This month, we look back at the life of Bernard Marson, an architect and developer who helped pioneer SoHo’s transition from manufacturing into a neighborhood populated with artists’ live/work lofts. Marson passed away on July 9, 2022 and lived to be 91 years old.
“Mr. Marson was responsible almost single-handedly for the growth of New York City’s SoHo into an artist community and historic district,” Raquel Ramati, who headed the Urban Design Group in Mayor John V. Lindsay’s administration, said in recommending him for a fellowship with the American Institute of Architects.-New York Times
By the late 1970s, Marson, already a respected architect, was at the forefront of adapting several former local industrial buildings into live-work spaces. Marson, with other investors, bought the iconic Little Singer Building as well as four other SoHo manufacturing buildings, some of which were being illegally used by artists as as studios and living spaces.
Marson ingeniously discovered a loophole in the zoning resolution which allowed for “studios with accessory living” in manufacturing districts. A protracted legal and administrative conflice between City officials and some landlords seeking to enforce the zoning law and Marson, developers, and artists’ groups calling for zoning variances to allow a broader range of uses. Ultimately, the proliferation of conversions from manufacturing to residential use in SoHo eventually led to new regulations, the establishment of the Loft Board and the authorization of many of the loft apartments that were already occupied.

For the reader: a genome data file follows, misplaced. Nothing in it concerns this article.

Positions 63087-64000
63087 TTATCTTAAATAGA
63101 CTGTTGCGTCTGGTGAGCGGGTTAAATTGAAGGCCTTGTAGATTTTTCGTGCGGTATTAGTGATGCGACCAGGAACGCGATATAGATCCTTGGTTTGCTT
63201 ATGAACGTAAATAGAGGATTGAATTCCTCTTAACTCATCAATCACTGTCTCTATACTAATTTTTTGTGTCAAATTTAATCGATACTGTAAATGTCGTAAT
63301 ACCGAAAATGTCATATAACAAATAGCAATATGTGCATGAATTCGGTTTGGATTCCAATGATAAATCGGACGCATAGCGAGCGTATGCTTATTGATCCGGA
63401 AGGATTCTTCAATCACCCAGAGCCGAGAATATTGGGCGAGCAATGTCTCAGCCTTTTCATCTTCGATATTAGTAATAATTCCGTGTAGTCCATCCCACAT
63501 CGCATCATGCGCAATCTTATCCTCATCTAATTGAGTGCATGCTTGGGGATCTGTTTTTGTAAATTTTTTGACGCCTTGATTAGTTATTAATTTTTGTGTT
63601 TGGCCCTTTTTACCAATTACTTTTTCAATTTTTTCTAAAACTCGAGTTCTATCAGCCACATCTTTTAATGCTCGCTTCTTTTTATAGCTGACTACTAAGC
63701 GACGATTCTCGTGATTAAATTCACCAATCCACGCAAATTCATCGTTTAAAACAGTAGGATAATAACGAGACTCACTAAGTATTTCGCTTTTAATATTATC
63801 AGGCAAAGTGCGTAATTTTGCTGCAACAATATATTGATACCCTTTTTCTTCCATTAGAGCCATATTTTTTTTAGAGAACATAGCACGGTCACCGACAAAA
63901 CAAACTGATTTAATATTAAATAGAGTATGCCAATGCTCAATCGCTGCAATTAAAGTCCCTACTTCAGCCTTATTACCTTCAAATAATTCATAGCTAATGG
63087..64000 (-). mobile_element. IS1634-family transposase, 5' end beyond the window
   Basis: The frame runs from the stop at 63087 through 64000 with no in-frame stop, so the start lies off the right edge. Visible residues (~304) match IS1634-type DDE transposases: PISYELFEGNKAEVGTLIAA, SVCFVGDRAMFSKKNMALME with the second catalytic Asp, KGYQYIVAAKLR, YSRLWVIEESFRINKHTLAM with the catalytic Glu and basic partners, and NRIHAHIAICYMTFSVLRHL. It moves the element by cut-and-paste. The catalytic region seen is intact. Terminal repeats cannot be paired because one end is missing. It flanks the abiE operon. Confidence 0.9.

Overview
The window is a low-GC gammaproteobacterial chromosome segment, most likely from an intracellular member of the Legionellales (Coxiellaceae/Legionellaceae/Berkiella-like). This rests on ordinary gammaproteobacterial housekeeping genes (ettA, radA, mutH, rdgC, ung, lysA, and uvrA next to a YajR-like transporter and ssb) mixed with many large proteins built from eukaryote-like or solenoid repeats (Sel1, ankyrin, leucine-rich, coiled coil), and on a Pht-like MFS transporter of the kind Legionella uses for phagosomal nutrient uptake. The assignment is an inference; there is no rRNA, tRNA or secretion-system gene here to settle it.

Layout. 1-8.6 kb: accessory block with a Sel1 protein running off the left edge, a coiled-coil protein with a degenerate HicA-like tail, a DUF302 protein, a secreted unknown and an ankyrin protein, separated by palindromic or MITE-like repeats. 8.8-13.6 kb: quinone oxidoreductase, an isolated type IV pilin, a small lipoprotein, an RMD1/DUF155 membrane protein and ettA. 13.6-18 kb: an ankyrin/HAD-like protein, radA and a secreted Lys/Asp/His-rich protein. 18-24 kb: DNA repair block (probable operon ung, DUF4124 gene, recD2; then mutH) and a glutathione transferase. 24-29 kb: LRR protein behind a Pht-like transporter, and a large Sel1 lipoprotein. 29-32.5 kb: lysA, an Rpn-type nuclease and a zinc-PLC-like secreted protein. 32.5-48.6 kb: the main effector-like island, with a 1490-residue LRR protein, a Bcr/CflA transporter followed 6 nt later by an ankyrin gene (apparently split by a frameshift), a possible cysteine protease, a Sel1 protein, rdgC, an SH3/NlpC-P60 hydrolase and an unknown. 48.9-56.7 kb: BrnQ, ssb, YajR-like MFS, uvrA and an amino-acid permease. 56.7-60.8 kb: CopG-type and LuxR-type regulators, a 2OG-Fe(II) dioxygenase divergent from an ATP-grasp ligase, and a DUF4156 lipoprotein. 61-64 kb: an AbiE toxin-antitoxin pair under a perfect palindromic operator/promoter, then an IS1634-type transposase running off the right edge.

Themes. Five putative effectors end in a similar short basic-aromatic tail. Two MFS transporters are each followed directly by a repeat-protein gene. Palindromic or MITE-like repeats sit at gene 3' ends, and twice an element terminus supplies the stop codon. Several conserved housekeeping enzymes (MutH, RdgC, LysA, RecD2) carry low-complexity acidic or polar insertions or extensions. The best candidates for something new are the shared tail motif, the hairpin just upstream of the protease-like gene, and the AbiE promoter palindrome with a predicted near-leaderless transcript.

“This basically legalized what was already happening,” said Peter Samton, an architect and former colleague of Mr. Marson’s. “The unique aspects of [Marson’s] contributions were the melding of architecture and development, which at the time, some 50 years ago, were so uncommon.”-New York Times
Decades later, Marson’s legacy lives on in the SoHo of today; where protected historic building stock is filled with a thriving mixed-use community of residents, artists, offices, and retailers in what was long ago an industrial district.
Read more at the New York Times and Surface.
Photo: Fred R. Conrad, New York Times